May 20, 2008

(Design) Thinking No. 2. It starts with empathy!

handwritten post it note: it starts with empathy!

It’s a nearly unavoidable part of everyday life for most of us: identifying with other human beings. Some of us are better than others at doing, and it comes easily (perhaps too easily) to a few of us. Empathic relation is the discipline that’s at the core of design thinking. I’ll be examining that through some rhetoric and some examples.

Given the focus on people, why not proceed with a few historical celebrities? As we’ll see caricature is a really powerful part of the empathic process.

May 19, 2008

(Design) Thinking No. 1.

These are the (heavily annotated) notes for a work that was adapted for a presentation at Dimensional Fund Advisors.

Philip Johnson's Glass House

(Design) Thinking No. 1.

Despite knowing nearly nothing about the canon idea of design thinking, I suspected and correctly that I had been preoccupied with it for some time already. This survey looks at design thinking as it applies to small-scale web apps.

This is the first of around 100 posts.

February 29, 2008

Total Sync

How well choreographed is Apple's "digital hub"?

In trying to get "first" to an online flight check-in, I was carefully watching the clock on my MacBook desktop as it approached 6:55 exactly. Meanwhile, I sent a text message or two on my iPhone. I noticed the iPhone's handsome time display was synched to the same minute.

Really wanting to hit "send" at the very top of the minute, I watched the red second hands of my many time-zoned Dashboard widgets. As that second hand—which is so finely animated as to include a small vibration following each movement—passed the top of the clock, the iPhone snapped to ":55."

I'm not sure what the benefit is, but the precision is remarkable. Now for comparison, note that the bedside alarm clock was (likely intentionally) nine minutes fast. Presumably the iPhone synchs the clock when it docks with my Mac, but it had suffered two time-zone changes since. Talk about one finishing another's sentence.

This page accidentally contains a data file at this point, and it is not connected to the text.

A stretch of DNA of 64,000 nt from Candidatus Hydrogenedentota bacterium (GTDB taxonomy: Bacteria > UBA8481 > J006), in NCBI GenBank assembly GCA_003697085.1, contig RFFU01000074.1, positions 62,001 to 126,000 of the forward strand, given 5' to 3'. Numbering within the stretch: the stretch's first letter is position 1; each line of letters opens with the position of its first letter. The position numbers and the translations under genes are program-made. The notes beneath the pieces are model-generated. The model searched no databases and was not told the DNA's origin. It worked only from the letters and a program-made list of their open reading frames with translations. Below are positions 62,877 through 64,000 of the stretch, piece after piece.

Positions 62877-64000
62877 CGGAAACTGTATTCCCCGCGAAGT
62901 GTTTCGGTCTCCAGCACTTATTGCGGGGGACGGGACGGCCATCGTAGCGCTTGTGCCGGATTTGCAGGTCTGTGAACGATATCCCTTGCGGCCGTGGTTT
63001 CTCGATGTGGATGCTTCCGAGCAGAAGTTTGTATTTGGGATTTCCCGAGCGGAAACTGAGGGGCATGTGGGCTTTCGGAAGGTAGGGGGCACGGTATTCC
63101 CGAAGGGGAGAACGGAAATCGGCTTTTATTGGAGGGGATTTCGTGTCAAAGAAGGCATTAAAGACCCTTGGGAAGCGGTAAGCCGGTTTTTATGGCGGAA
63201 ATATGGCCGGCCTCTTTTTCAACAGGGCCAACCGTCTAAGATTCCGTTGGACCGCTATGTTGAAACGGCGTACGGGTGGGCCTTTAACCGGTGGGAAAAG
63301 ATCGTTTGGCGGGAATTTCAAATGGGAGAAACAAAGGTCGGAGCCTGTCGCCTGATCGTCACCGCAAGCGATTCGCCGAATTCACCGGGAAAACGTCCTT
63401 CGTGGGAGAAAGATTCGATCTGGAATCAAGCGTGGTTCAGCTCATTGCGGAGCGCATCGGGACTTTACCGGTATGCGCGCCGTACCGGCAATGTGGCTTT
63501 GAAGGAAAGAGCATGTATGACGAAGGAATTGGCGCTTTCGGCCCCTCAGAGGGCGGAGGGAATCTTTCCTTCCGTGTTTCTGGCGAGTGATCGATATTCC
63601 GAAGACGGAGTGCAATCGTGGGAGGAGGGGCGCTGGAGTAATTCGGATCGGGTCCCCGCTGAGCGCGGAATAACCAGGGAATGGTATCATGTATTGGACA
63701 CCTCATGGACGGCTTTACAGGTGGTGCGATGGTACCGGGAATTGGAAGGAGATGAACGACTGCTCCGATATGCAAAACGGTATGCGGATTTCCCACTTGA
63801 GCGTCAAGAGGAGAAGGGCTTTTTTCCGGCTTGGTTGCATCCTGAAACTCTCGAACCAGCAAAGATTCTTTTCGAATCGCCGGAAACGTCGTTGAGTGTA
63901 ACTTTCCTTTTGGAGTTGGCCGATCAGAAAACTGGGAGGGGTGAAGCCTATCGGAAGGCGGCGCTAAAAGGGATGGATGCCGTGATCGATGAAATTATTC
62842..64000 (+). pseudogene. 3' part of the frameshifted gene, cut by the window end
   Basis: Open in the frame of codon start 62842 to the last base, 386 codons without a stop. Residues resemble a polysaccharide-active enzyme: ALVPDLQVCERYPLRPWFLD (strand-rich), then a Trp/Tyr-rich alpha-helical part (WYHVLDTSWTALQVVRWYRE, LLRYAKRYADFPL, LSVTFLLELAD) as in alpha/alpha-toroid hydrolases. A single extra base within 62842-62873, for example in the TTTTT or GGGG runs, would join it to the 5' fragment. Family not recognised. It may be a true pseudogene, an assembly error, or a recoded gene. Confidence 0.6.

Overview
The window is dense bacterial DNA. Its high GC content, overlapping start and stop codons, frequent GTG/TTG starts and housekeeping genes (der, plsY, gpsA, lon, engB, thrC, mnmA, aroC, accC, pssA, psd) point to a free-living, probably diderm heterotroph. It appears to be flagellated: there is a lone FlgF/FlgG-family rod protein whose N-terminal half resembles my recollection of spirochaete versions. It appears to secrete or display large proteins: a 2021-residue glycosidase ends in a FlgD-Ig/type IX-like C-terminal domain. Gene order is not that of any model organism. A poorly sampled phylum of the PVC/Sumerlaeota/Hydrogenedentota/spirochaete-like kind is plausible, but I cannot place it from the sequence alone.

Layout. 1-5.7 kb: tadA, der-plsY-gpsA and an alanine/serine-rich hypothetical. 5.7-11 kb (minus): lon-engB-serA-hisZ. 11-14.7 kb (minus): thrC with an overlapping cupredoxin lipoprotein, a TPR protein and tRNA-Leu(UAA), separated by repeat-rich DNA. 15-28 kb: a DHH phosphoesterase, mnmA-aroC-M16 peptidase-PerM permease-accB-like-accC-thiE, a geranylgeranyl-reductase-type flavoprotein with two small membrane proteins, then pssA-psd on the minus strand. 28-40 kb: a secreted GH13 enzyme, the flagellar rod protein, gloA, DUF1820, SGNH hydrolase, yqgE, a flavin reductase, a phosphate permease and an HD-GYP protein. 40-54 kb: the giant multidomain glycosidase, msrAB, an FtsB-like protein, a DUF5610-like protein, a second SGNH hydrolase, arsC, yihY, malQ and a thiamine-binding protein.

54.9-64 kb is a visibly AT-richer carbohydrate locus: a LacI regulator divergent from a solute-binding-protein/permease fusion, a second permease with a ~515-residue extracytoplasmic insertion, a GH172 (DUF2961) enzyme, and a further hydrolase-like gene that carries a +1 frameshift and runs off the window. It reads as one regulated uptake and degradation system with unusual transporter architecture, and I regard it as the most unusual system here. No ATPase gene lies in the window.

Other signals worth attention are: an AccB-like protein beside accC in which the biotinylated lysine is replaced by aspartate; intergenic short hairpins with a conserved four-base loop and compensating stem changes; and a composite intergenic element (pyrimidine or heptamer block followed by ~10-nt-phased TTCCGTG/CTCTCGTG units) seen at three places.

February 19, 2008

Most awesome

Presented with little time to comment:

"Steve Kitchen's Space Shuttle."

A great segment on a great episode. Steve talks lucidly about writing as analogous to game design.

February 13, 2008

Apple puts the subject last.

Apple's living room Conestoga, AppleTV, was refreshed this week, taking a step forward with HD movie rentals and buy-through-the-remote music and videos. It took a surprising step backward though, when it comes to handling media the user already owns. It's revamped menus move "My Music" from first to last on the list. Further, new toys like a covers view and search—sorely needed if your dipping into an even modest music library—have been reserved only for the act of buying from Apple.

The bottom line is Apple has produced a compelling jukebox with a focus on pay-to-play. However, Apple's ordering of the features belies their business priorities. I don't expect any further improvements to "My Music" as Apple has authored a very clear sentence on their idea of an ideal experience.

You can check out screenshots at Matt Haughey's PVR blog.

January 25, 2008

Powerful typologies work.

EveryBlock is a new, "extremely local" news and community site. They have a simple front page that powerfully demonstrates software as a sentence:

The easiest way to keep track of what’s happening on your block, in your neighborhood and all over your city — like restaurant inspections in Chinatown, crimes in the Loop or everything around 473 Kent Ave.

The phases like "restaurant inspections in Chinatown" are all links and represents sophisticated sorts across a vast database of events and news, collecting variables and filtering them through transformations. Put another way, combining nouns with prepositions (techincally more like adpositions).

These phases are a great way to demo the potential of the site.

First post.

This is the first sentence.